Mother presses schools on HIV pen-pal project Program for children faces slow going

AIDS fears blamed

January 29, 1996|By Shanon D. Murray | Shanon D. Murray,SUN STAFF

For six months, Beth Hodge has been trying to involve Howard County schools with the Whitney Project, which pairs HIV-infected children in other states with local 8- to 13-year-old pen pals.

The Elkridge resident's Cub Scout den is participating. And some teachers at Elkridge Elementary and Centennial High schools in Ellicott City say they are interested in the New Mexico-based program.

But the program has yet to be offered in local classrooms. Teachers say they like the concept and just haven't worked out the scheduling and other details.

But health professionals, some parents and Ms. Hodge say they suspect that attitudes toward AIDS may be part of the reason for the delay. They say acquired immune deficiency syndrome may be viewed as too sensitive a topic for adults to discuss with children.

"HIV still has a stigma and is often associated with deviant behavior," said Ms. Hodge, a licensed nurse and health education specialist for the Maryland Division of Parole and Probation. "But [parents] need to know prevention starts right now."

Her husband, Dennis, agrees.

"[The Whitney Project] is a tender, nice, safe way to present the disease to the community," he said.

"There's been a slow response because there is confusion. The Whitney project isn't about sexual issues, but just real humanitarian love and care."

Last year, there were 12 people diag-nosed with AIDS in Howard County, according to the Maryland Division of AIDS Surveillance; three Howard residents died of the disease. Statewide, 1,324 people were diagnosed with AIDS last year, 16 of them younger than 12.

Since 1981, 13,082 people in Maryland have been diagnosed with the disease.

In Howard, some parents appear eager for their children to receive AIDS awareness information, while others are extremely hesitant, said Jennifer Blumberg, regional AIDS educator for Howard County. She speaks to community and church groups about the disease.

"When you say you're going talk about AIDS, [parents] think you're going to talk about sex," she said. Often church groups will request that she only emphasize abstinence, while other groups prefer her to encourage condom use, she said.

AIDS awareness is woven into the county public schools' general curriculum for health education, social studies, science and home economics classes for fourth graders up through high school, said Linda Rangos, the system's health education resource teacher.

In fourth grade, students learn about compassion toward people with AIDS. In middle school, students learn about the proper handling of blood, human sexuality and health issues. In high school, they learn about the discrimination that exists against people with AIDS, Ms. Rangos said.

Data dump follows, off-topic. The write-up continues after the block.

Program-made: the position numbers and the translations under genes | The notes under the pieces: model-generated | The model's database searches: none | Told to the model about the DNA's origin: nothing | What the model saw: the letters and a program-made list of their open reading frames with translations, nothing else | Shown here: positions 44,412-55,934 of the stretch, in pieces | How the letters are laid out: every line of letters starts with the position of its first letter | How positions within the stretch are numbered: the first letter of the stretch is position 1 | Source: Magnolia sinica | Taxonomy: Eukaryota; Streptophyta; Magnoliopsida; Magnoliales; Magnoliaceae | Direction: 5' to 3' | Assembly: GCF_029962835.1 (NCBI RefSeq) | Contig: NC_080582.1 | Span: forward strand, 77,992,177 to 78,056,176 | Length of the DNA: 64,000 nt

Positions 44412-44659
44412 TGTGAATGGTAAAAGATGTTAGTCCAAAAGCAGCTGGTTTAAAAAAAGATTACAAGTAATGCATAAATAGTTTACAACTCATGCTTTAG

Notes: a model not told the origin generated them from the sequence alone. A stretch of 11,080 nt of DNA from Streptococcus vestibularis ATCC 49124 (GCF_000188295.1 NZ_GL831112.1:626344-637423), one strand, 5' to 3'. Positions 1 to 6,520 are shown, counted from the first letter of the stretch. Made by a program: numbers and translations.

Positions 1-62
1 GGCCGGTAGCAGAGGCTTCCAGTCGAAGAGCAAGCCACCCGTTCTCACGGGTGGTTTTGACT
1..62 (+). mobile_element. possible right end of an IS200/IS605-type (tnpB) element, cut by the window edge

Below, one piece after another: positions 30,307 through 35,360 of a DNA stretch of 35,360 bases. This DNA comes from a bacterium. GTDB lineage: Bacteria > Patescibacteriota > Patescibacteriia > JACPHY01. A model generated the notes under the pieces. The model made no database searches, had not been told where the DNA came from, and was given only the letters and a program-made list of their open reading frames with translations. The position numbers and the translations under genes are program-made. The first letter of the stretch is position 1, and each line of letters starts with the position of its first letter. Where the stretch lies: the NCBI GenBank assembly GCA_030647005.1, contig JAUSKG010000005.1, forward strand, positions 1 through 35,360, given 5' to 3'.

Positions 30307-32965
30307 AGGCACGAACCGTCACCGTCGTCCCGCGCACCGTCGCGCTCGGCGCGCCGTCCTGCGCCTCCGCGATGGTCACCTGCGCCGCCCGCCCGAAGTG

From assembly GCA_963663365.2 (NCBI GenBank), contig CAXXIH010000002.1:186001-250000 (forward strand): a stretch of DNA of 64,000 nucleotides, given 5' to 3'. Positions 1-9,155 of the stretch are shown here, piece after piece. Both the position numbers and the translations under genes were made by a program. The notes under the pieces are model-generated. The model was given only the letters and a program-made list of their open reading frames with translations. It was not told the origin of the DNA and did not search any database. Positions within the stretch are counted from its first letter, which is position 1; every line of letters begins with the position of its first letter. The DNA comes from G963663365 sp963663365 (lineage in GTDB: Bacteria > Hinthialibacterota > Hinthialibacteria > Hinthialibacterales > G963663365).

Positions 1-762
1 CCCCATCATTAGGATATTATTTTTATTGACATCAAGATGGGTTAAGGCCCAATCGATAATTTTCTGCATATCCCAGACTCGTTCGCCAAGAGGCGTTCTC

But supporters of the Whitney Project -- named after a Chicago girl infected with the human immunodeficiency virus -- say it adds an important personal dimension to AIDS education.

The program also "allows children who are living with AIDS -- and in isolation -- to communicate with their peers," said Stella Reed, the project's program coordinator, in Santa Fe, N.M. "It's great for classrooms, too, because it helps end discrimination against people with AIDS."

To get involved with the Whitney Project, a school needs only the permission of its principal and parents, said Ms. Rangos. Approval is not required from the central administration.

Even so, interest has been slow and sporadic, Ms. Hodge said. "People aren't real excited about AIDS, because it's scary," she said. "But I have faith in my community."

In the meantime, she isn't waiting for the local schools to pick up the program. Her children -- Amanda, 8; Kevin, 7; and Katie, 4 -- and Cub Scout den members write letters and send gifts to a 9-year-old New York girl with AIDS.

They are Maryland's only participants in the Whitney Project.

In December, they mailed their pen pal a package including a gold bracelet, Pocahontas play set and backpack. A second shipment of origami crafts, stuffed animals, cards and letters is due to go out this week for Valentine's Day, Ms. Hodge said.

"I don't think it's ever too early to talk about health issues," said Kathy Tomaszewski, mother of a 7-year-old in Ms. Hodge's Cub Scout den. She is not sure her son knows that AIDS "is a sexually transmitted disease, but he understands it can be spread through blood. That's a good thing for children to know."

Information about the Whitney Project is available by paging Beth Hodge at (410) 408-0428.

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